Shell-Shocked by Shootings, Richmond Advocates Demand More Than Police Presence 

click to enlarge Carlton Smith remembers his sister at a vigil Friday in Richmond’s East End. Jenelle Smith, 26, was murdered in Gilpin Court on Sept. 10.

Scott Elmquist

Carlton Smith remembers his sister at a vigil Friday in Richmond’s East End. Jenelle Smith, 26, was murdered in Gilpin Court on Sept. 10.

Two weekends of gun violence. Nine dead in the inner city. And top leaders up against intense public heat.

The recent carnage in neighborhoods of the Richmond Redevelopment and Housing Authority made plain last week that Police Chief Alfred Durham’s force may be overmatched by public policies long unfulfilled, mismanaged or ignored. Or all of the above.

And when Mayor Levar Stoney gathered a news conference with his top brass on Tuesday, Sept. 12, to triage public frustration, a squad of community activists said as much.

The mayor’s gathering became an impromptu community face-off with the advocates after they insisted staying through the meeting originally scheduled for journalists.

Stoney and the other officials outlined both short- and long-term strategies earlier in the session, committing to a surge in community policing and patrols, and capital funds to upgrade lighting in the communities, among other measures. But the course of the briefing turned discourse when community advocates spoke up.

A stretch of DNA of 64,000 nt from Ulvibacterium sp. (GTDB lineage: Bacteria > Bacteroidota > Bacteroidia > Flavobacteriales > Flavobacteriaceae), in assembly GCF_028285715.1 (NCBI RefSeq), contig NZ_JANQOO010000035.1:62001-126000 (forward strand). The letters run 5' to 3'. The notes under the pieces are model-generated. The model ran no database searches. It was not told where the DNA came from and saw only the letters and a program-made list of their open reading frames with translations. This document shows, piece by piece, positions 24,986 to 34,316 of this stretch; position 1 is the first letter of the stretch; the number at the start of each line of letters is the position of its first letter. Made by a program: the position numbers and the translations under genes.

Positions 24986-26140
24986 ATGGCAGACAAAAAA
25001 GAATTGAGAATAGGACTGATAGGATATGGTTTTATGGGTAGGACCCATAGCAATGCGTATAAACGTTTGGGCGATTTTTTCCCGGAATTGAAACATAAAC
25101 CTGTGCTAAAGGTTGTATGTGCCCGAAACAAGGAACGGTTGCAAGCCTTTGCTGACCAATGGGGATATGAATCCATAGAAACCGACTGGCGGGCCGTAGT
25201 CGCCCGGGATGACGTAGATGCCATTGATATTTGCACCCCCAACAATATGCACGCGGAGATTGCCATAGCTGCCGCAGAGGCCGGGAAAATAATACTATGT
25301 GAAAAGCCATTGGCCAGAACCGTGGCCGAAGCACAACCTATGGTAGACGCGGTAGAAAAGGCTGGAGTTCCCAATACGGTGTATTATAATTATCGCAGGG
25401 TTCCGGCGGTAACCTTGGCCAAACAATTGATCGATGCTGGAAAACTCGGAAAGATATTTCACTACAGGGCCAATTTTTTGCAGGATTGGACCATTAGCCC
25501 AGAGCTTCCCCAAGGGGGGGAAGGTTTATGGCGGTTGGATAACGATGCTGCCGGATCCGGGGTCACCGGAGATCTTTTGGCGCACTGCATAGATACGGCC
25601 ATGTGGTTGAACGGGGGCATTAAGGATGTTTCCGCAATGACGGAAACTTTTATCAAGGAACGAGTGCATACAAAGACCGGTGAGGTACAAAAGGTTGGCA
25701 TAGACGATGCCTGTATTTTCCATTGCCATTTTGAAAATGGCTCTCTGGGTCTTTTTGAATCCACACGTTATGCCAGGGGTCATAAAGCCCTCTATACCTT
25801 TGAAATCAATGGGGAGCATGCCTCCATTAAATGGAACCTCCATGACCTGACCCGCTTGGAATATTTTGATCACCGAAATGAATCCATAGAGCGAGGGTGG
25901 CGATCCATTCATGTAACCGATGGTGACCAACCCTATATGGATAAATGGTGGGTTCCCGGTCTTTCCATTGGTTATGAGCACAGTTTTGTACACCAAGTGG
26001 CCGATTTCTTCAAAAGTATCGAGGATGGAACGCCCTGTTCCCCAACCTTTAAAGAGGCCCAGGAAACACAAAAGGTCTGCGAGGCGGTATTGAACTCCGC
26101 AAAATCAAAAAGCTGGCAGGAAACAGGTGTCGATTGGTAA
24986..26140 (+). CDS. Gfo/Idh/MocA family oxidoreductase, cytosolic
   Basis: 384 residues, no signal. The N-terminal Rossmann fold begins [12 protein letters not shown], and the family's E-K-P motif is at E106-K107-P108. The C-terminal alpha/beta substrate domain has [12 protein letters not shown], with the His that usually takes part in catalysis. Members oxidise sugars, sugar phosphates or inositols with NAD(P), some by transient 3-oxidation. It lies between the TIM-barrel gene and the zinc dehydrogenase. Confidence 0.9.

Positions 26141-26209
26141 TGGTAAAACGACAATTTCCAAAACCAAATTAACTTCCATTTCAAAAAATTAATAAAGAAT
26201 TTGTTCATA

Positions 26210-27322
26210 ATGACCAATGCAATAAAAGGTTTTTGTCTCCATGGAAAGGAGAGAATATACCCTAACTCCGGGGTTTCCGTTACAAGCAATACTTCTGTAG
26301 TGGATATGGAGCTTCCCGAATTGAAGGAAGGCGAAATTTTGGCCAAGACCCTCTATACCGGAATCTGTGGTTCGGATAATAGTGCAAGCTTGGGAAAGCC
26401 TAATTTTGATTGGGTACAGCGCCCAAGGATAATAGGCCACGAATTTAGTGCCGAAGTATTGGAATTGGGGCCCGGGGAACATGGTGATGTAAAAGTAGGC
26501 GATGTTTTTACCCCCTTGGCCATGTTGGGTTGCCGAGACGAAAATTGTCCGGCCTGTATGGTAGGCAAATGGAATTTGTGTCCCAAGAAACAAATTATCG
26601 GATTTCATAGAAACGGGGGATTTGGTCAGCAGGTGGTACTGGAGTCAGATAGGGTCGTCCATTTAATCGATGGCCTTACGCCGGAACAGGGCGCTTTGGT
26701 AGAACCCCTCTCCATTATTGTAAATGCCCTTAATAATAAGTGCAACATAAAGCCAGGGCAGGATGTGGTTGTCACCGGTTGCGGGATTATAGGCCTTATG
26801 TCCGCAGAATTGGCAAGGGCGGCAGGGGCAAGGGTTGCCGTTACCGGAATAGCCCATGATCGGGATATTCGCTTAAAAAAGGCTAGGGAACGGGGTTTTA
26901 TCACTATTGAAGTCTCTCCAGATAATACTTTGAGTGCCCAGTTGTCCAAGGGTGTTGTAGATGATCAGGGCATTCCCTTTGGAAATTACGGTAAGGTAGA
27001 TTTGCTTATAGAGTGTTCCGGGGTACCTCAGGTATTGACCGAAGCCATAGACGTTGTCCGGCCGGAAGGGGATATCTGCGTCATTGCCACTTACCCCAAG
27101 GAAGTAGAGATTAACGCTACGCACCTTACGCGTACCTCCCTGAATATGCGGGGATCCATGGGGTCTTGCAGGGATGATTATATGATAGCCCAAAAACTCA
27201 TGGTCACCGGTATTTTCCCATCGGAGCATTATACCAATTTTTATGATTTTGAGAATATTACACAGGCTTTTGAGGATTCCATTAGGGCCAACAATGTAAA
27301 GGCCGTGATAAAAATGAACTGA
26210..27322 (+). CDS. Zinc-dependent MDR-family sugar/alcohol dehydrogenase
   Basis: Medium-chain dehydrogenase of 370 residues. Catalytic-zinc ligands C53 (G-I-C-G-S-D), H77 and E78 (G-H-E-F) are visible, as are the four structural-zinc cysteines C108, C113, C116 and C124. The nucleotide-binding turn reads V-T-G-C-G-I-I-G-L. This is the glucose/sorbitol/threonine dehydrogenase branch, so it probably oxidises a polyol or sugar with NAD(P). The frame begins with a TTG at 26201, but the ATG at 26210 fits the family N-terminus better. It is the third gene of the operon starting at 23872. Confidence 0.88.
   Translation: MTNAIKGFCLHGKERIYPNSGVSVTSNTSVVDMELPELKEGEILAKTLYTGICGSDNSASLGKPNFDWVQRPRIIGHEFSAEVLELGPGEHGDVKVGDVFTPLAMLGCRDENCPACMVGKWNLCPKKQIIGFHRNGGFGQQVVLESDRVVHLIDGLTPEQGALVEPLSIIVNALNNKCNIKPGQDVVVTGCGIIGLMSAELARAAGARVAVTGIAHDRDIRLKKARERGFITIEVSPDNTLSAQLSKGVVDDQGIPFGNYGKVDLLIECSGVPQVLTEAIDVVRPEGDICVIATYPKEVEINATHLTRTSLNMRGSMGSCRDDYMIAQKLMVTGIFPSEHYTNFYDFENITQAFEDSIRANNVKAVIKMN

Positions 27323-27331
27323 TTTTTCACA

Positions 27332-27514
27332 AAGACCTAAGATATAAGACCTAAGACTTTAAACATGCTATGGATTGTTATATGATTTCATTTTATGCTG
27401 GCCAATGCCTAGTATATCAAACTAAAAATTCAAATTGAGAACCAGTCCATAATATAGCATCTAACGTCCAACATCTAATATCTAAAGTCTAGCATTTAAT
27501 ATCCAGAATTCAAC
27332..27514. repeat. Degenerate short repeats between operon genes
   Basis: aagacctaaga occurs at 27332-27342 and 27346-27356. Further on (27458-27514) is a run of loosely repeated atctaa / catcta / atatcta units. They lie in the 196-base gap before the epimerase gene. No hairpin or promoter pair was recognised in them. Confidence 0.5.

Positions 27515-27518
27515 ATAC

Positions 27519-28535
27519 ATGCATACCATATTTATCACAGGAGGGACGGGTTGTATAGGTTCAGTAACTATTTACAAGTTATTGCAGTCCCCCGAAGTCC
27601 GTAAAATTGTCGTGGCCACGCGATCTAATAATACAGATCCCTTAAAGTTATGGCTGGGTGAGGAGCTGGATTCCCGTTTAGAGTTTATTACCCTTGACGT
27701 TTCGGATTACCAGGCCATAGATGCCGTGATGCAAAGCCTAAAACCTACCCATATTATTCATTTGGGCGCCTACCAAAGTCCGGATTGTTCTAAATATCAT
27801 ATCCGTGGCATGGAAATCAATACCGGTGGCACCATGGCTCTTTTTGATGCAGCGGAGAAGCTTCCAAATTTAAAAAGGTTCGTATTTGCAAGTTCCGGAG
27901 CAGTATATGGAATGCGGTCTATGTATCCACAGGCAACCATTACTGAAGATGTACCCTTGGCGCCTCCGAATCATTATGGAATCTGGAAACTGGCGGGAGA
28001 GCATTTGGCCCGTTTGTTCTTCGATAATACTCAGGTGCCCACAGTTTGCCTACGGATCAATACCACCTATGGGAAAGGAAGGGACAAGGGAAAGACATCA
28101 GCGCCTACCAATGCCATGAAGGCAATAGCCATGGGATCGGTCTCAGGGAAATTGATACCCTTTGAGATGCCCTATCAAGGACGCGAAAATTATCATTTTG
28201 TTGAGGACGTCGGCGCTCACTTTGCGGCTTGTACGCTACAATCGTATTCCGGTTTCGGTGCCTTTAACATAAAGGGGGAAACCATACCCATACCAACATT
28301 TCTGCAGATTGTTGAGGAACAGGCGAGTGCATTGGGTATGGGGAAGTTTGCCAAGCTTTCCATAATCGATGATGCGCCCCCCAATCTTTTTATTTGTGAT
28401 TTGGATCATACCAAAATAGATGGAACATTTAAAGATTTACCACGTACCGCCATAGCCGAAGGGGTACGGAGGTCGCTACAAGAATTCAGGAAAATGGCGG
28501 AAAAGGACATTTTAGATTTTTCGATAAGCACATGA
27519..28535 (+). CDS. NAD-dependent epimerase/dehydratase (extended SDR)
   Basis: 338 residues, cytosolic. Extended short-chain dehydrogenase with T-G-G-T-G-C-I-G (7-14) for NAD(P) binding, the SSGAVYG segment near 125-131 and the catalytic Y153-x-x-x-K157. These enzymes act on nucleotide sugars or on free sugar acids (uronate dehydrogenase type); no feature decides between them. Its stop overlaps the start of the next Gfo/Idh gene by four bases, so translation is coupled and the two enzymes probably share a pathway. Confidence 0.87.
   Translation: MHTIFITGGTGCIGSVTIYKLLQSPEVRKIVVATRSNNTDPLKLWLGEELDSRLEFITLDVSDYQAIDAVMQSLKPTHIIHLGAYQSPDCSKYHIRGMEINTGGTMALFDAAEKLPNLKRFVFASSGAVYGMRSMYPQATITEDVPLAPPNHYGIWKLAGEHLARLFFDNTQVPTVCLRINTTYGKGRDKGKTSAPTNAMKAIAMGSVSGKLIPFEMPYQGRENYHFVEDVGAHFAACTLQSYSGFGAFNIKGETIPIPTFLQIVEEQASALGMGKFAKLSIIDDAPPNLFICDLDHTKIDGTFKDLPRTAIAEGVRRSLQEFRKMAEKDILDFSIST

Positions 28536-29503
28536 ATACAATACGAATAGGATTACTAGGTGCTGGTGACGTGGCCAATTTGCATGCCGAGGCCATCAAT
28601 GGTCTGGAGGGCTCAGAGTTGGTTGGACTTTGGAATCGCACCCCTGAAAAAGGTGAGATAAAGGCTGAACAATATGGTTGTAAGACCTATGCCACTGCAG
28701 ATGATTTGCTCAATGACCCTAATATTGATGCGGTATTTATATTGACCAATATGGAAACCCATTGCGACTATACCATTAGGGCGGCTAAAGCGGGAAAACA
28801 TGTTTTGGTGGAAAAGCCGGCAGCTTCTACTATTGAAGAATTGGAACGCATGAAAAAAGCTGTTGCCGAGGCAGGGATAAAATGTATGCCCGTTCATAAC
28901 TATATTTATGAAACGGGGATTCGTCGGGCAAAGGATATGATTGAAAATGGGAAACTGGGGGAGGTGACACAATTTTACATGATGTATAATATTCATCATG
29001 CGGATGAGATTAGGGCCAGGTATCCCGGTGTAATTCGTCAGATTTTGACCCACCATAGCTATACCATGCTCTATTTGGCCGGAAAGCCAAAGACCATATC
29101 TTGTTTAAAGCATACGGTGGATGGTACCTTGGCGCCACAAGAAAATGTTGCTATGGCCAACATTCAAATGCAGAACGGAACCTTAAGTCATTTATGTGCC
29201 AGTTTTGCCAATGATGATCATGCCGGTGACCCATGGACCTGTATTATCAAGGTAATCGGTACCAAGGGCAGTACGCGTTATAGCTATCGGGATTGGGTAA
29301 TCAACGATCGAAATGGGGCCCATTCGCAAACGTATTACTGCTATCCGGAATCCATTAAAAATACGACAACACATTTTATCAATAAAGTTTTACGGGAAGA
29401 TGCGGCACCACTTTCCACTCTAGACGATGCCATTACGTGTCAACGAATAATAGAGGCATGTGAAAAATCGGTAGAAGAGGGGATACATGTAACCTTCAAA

Before the panel of Stoney, Durham, public housing chief T.K. Somanath and Commonwealth’s Attorney Mike Herring, community advocates Lynetta Thompson and Nathan Beyah challenged the administration beyond present plans.

“Everyone here would definitely agree that — the crime break that we’re talking about — we’re behind you,” Beyah, a Church Hill resident said to the officials. “And we know you have an uphill battle. But there’s a crime break on both sides of this fence. … It’s an economic problem. It’s what would happen in any community that was in that situation economically. So, it’s economics. And what are we going to do to improve the economic situation?”

Herring earlier had admitted that the rash of killings in several authority neighborhoods would require uncomfortable compromises in the communities. He and Durham cast some blame at the culture of silence around the crime incidents, stymieing law enforcement and prosecutors in efforts to clean up the areas. Intense police deployment is likely to further erode trust in those neighborhoods.

While the mayor alluded to plans to improve and renew public housing, Herring noted the path will be slow.

“The longer term solution to this is going to focus on the root causes to the crime,” he said, “and the strategies — not just in Richmond but in any city that has dealt with this — the strategies for bending that curve is always three to five years and that’s a tough pill for people to swallow.”


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